As far as photo gear is concerned, if you're a professional, making your living out of photography, insurance can mean you can replace the gear faster and thus lose less work opportunities, and then it might pay off. Especially if the insurance is tax-deductible.

But in general, especially for a hobbyist, insurance does not pay. Compare the insurance premiums with what the bank would charge for a loan. If insurance company wants 2.5% of the value of the item and interest rate in the bank is 5%, you'd have to figure you break half of your gear for insurance to make sense.

Of course there again may be side-effects besides money. Maybe you know your wife wouldn't let you take a loan to replace the lens but would let you use the insurance money for it. Then insurance might again make sense.

Otherwise, you are paying for not having to do the math and for feeling a little less uncertain about the future. Maybe that feeling is worth the money to you. But it will cost you money, not save it.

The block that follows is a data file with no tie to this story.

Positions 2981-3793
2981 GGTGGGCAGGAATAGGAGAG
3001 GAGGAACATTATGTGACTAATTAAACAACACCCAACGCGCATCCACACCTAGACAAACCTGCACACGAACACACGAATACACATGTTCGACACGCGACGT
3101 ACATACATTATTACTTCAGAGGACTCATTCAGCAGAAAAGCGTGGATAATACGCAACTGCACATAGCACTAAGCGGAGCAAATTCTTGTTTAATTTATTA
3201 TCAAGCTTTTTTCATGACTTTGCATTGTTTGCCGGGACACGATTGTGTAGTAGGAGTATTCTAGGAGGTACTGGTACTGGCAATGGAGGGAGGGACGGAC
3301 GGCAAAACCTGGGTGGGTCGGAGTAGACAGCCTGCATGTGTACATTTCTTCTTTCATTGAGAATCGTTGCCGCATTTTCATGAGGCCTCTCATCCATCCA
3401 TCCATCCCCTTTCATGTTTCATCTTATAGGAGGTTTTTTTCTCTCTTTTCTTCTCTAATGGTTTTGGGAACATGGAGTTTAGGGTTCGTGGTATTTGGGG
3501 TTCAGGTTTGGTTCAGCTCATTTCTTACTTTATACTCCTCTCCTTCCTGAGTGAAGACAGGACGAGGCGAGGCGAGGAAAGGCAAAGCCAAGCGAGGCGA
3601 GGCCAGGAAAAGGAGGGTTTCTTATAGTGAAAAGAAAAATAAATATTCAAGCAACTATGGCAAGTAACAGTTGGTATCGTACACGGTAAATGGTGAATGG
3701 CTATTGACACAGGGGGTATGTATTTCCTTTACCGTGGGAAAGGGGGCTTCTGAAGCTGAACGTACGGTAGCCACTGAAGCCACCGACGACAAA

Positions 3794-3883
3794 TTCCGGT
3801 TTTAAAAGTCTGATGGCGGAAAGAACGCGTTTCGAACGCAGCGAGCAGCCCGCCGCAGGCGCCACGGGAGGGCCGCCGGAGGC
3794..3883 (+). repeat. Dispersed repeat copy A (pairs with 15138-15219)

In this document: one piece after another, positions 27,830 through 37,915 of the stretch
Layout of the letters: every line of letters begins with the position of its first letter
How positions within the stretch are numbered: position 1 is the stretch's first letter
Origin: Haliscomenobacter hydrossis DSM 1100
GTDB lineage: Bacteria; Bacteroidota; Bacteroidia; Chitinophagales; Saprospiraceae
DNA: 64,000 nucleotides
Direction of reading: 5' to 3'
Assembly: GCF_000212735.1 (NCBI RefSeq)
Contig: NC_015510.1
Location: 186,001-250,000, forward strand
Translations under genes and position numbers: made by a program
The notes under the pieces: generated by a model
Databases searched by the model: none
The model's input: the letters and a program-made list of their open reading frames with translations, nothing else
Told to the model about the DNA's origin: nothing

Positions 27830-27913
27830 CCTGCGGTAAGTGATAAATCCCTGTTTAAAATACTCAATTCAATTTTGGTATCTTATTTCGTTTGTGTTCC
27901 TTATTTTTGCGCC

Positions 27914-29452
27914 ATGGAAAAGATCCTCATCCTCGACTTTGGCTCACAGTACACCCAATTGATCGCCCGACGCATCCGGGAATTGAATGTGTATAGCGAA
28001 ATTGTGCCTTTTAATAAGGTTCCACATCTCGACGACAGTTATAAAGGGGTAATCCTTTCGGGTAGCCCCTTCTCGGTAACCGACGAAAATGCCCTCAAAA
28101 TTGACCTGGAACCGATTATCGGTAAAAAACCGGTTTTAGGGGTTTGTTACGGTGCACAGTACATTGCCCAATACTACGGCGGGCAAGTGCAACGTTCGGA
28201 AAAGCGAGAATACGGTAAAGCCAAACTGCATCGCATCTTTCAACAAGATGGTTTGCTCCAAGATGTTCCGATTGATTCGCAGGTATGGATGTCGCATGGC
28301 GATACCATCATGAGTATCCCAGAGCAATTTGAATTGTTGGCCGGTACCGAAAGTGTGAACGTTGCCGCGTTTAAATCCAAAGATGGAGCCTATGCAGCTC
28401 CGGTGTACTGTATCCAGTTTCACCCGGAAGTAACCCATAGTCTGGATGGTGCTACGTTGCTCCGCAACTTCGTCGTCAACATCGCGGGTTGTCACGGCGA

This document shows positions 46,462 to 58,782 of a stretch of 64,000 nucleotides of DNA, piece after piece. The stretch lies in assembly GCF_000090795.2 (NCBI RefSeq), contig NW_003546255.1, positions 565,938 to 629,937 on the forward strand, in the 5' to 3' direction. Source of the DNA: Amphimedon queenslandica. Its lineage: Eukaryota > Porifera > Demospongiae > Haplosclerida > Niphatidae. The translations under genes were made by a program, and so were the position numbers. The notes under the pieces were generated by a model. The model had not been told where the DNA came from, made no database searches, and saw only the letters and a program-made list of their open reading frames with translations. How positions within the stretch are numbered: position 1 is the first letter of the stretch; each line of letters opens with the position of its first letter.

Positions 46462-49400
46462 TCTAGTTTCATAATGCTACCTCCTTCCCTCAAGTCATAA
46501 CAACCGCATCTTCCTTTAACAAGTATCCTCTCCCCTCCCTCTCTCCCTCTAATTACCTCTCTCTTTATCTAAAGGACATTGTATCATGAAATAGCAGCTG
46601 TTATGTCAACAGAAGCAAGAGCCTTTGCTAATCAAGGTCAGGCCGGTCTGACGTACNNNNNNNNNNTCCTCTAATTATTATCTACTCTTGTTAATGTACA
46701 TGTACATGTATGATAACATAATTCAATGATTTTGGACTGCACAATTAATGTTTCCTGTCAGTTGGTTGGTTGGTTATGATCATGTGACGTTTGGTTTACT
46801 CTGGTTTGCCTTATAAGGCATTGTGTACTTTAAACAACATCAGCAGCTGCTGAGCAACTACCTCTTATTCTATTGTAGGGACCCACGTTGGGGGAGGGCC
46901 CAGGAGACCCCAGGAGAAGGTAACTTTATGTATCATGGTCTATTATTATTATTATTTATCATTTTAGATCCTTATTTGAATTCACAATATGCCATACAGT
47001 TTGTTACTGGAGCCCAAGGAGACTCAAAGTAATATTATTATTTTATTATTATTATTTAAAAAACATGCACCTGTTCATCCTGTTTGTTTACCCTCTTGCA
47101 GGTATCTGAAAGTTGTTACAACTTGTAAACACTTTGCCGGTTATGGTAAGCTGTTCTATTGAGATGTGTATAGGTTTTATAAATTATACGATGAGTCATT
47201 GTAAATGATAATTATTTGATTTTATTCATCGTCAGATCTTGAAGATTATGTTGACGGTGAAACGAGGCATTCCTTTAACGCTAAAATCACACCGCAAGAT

Zv

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Re: Is your midrange gear insured?
« Reply #33 on: February 17, 2013, 03:06:28 AM »
Starting as of today I somehow feel that not insuring the stuff but carrying around the greater part of it most of the time is not exactly clever, on the other hand my budget is stretched as it is so I'm wondering if other people insure their "midrange" dslr gear against theft & damage or they consider the real world risk too low to pay for the insurance?
I insure nothing. Regardless of how high the risk is, I'm sure the insurance companies have figured it out better than I could, and if it's profitable for them, it can't be for me, in the long run.